Bringing It Into Focus

I sat down this morning to force myself to bang out a blog post, I guess I did, but not the one I started with.

Nearly every blog I've ever read, with a few exceptions, eventually comes to a similar post. After a year or more of inactivity, the author writes a big post covering the changes in life that lead to the absence and makes promises for renewed output, reinvigorated content, and regular submissions because "new big stuf is happening."

Maybe there will be one more post about the next great project. Then there will be another lag of time. Then if us loyal readers are lucky there is a post admitting defeat and calling things to an end. I hate this circling of the toilet bowl process. I've hated watching it here.

For a while I've struggled with what I intend to do here.

I've looked at it from several angles.

The original intent was two fold. As a near daily journal of my work in the shop and as an exercise in improving my ability to write.

As things picked up steam I began to get some notice, some notoriety, albeit a light version of celebrity for it. It's a weird thing to walk around handworks and have perfect strangers recognise you. The goals changed and I wasn't writing just for myself but for an audience. Anyone who tells you that isn't the case or doesn't happen to them is selling you something. The combination of ego and wanting to be helpful drives this more than anything.

As life has interfered and gotten in the way, I've written less and less here. It's not a lack of ideas, I have several dozen notes and started posts here and in the Notes area of my iPhone. It's a honest lack of desire to apply ass to chair and stare at the computer screen. Hell I hardly feel like checking my email anymore.

Here's the real size of things.

There are rhythms to an artistic / creative life. It's an accepted cycle in the Capital "A" Art World. There are periods of Exhibition, where a collection of work is curated and displayed and words are spilled about all the things.

Then there are the Studio stages of the process. Introvertive work, head in the sand as time passes and themes are followed and focused. Nearly everyone hears of elitist phrases like "This painting was done by Picasso during his Blue Period,"  but that marketing crap is representative of the cycle itself.

I feel like I'm in the beginning steps of one of those studio stages. For years I've built things, many things. Some of them have been good, but most of them have been copies of other's work. I'm entering a time where I finally like what I'm turning out. It sounds like a weird thing, but I think others who create from nothing can understand. It takes time and effort and experimentation to become comfortable in your own voice and your own taste.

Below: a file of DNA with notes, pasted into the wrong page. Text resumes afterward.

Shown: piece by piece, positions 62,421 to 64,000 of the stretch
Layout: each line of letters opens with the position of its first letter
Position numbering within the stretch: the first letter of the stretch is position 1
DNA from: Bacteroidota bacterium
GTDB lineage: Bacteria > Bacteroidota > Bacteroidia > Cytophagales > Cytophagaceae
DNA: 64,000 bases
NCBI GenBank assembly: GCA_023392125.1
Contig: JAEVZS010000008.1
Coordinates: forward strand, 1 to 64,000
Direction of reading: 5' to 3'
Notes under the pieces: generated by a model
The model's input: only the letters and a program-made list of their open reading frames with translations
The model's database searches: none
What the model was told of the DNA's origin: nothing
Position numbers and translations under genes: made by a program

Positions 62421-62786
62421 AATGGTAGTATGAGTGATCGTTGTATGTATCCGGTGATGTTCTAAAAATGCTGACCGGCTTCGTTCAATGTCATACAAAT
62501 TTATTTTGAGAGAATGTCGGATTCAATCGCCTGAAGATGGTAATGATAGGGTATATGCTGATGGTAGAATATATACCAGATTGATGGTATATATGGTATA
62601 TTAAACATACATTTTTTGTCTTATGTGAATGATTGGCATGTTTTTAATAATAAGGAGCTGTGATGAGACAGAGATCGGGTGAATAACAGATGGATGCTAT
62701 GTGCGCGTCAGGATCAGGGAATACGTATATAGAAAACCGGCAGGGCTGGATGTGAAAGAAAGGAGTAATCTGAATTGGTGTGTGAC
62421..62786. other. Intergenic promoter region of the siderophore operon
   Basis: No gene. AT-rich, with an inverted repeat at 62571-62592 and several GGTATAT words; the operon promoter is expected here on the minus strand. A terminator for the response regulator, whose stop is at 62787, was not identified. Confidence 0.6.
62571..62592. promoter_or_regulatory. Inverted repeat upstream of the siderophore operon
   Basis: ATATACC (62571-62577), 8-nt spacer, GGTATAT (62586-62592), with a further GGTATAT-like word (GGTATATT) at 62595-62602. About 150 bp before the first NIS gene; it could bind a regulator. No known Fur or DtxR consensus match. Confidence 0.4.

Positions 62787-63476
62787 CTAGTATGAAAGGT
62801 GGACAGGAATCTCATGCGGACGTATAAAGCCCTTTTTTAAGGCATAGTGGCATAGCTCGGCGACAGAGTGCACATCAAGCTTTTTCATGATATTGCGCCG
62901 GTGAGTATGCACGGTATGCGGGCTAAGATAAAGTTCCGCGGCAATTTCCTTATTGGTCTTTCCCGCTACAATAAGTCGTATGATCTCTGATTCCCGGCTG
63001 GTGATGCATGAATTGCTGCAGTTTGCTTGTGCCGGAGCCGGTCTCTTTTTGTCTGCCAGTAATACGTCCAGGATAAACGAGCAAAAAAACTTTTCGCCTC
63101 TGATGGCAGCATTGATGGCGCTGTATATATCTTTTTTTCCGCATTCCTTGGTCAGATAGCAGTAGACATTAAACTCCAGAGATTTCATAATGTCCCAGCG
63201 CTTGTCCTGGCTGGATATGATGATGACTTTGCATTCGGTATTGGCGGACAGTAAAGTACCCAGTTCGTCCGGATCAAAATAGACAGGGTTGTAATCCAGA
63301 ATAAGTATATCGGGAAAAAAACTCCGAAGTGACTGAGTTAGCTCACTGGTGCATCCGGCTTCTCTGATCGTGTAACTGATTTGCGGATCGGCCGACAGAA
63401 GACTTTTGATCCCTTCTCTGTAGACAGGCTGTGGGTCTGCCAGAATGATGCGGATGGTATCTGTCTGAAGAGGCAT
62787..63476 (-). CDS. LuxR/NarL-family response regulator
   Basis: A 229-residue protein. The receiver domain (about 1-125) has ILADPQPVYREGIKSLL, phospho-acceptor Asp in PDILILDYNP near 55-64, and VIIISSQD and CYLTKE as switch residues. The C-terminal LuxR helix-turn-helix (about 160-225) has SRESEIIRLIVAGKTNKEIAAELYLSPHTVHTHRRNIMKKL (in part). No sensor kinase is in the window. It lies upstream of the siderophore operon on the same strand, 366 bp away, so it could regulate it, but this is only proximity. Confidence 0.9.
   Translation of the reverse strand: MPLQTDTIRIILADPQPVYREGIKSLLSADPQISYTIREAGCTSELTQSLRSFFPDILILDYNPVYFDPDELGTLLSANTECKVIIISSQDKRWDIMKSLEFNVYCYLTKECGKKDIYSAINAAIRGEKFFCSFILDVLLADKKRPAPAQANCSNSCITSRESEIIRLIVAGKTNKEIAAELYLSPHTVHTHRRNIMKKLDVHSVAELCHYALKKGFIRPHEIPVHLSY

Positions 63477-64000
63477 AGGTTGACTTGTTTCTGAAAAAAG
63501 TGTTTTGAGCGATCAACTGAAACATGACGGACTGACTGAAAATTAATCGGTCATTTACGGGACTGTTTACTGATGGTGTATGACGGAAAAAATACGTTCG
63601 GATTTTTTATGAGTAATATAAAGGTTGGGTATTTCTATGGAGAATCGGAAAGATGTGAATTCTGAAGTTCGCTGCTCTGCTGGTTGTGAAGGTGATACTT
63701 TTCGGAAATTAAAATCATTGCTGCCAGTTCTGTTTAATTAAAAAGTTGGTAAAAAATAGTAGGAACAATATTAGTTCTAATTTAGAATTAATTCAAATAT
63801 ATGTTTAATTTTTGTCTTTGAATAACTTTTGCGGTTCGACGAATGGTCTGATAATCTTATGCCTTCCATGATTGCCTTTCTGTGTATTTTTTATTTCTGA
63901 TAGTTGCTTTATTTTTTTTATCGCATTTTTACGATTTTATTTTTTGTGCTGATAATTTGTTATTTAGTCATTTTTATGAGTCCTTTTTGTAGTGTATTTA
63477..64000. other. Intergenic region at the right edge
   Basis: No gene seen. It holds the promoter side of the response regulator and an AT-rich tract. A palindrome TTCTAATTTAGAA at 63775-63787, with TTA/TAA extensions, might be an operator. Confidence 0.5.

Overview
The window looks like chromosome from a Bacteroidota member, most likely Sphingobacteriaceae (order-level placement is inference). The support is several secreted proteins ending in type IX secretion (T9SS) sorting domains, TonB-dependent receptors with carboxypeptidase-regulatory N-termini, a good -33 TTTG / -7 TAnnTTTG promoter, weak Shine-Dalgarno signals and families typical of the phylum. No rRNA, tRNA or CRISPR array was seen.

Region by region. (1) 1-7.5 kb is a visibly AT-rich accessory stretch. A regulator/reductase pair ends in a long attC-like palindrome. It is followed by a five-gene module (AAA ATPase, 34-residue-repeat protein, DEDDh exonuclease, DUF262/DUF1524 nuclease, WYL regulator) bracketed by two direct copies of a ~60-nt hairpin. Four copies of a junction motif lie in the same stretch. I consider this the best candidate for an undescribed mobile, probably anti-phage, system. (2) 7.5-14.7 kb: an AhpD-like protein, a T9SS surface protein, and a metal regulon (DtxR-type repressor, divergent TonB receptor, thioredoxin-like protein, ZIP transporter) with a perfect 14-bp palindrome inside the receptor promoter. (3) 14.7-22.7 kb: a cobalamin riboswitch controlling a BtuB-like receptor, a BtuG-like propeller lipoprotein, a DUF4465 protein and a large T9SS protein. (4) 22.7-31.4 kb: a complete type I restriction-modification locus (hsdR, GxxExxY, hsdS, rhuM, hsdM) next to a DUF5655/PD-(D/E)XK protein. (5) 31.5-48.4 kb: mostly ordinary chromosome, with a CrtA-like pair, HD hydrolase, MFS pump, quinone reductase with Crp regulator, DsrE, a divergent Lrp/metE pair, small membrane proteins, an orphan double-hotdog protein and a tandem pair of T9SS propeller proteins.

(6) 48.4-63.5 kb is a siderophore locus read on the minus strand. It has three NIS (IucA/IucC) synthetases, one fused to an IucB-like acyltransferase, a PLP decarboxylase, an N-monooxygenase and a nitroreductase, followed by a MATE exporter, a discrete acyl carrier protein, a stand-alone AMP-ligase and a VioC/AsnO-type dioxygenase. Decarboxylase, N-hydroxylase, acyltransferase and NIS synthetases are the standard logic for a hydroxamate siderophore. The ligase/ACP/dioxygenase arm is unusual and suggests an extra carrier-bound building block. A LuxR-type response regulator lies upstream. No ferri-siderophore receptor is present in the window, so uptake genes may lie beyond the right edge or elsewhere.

Proficient enough to translate that voice into reality. Comfortable enough to think "I really have something here." Yes you could still say my work is derivative, like the piece here I'm calling a seven board chest. I would argue all work is derivative.

Here's what is happening.

I have decided to unburden myself of the bagage of feeling like I have to post regularly. I'm sorry if this disappoints you, understand I don't feel responsible for your entertainment. I am not abandoning anything. By all means please keep me as part of your reader/aggregator program and checkback from time to time. Subscribe using the button at the top to get emailed about posts. All of those things.

I will continue to build furniture in my studio.
I will continue to create illustrations, watercolors, woodcut prints, and other Capital "A" art in my second studio.
I will be starting to pursue opportunities to teach woodworking classes. This possibility excites me.
I will post about those opportunities here and on social media.
I will be working on some video content.
I will continue to record my work and I will continue to share when I feel like I have something worthwhile to share.

All updates and real news will still be announced / explored here. I will post when I have something that burns in me to share. If you really want to see the day to day in the shop I will continue to share photos on Instagram under, oldwolf_workshop

Thank you for the support me up to this point, and thank you for the continuing support me in the future.

Ratione et Passionis


  1. I understand and respect your honesty. Good luck with your studio time. I look forward to whatever you have to share.
    best wishes,
    Ian Waltenbery


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